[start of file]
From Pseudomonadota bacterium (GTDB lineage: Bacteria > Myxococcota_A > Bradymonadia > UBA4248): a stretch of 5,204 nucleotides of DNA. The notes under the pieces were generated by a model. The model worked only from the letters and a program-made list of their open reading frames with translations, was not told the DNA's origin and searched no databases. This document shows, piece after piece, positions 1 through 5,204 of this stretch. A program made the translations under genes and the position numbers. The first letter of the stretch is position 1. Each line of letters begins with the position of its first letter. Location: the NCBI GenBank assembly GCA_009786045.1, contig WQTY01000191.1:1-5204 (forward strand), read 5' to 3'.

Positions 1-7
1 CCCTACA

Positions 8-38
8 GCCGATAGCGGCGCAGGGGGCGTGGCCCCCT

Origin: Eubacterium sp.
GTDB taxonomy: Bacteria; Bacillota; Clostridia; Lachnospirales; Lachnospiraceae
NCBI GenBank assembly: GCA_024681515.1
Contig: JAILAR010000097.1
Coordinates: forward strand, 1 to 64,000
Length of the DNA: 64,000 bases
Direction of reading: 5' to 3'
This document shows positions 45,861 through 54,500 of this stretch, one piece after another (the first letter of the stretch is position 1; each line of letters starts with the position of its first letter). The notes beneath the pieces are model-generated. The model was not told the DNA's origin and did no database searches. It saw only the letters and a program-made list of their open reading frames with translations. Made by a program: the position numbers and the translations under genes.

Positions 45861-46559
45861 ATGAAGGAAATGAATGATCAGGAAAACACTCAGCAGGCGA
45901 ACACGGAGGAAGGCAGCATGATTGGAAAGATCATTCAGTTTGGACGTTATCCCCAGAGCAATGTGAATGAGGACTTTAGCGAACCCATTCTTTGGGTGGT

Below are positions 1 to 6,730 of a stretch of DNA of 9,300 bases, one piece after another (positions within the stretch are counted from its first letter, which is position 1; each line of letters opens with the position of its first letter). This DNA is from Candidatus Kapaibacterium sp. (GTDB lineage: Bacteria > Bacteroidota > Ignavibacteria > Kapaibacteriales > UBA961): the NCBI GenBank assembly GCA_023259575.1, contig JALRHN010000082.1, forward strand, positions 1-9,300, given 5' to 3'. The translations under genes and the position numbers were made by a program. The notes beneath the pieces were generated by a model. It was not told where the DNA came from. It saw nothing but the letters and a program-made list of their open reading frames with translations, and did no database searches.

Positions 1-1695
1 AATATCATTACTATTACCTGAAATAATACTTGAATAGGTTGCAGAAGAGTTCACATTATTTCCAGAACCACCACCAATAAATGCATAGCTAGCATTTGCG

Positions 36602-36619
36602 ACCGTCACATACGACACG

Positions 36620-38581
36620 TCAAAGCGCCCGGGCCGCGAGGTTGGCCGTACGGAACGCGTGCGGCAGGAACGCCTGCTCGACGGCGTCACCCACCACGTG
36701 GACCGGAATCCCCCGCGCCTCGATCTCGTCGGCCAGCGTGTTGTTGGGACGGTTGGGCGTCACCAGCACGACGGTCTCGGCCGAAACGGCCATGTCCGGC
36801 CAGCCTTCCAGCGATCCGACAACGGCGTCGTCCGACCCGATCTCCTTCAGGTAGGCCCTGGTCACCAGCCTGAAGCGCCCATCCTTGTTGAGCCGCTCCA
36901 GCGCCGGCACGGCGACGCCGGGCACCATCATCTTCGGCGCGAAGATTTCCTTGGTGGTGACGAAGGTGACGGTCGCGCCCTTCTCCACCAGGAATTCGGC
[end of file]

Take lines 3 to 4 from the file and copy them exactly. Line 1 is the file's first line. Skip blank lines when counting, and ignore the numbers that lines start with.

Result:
1 CCCTACA

Positions 8-38